his native village. So rare and so important, in fact, is the native of Ceará who returns from the rubber-fields to his dry, but beloved, home that a special term has been coined for him: they call him a paroara, one who has been beyond Pará.
This year the drought threatened to be as bad as the fearful one of 1877; worse in fact, for then at least there was good old emperor Dom Pedro, whose statue in the praça just outside our window bore testimony to Ceará's gratitude for his timely assistance. Money was plentiful instead of the, country being wrung dry by a financial crisis, and there was the final resort of the rubber-fields, which returning paroaras were now reporting useless because of the low price of that commodity. Already tales of wholesale starvation were coming from the vicinity of Cratheus, and cattle were dying by thousands throughout the interior, leaving nothing but their hides to recoup the owners for their labor and investment. True, there was an imposing government department in Fortaleza, known as the "Inspectory of Works against the Droughts," but the country people knew only too well that this was mainly a means for political rascals to make hay out of their sufferings.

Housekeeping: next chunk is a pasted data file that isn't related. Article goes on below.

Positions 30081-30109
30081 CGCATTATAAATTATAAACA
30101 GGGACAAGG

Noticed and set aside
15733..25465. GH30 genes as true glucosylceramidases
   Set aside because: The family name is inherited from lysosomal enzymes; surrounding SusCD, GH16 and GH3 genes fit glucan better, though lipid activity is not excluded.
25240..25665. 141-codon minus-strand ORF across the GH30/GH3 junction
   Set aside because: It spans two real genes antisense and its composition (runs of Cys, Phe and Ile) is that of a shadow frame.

A narrow-shouldered Baldwin engine dragged four freight- and six passengercars made in Delaware away from the little heap of hills into what might best be called a jungle, though there were few large trees, and no really dense vegetation. The leaves were everywhere shriveled, or curled together as if striving to protect their last suggestion of moisture from the malignant sun. The dry air was so clear that the arch of heaven seemed higher and the hori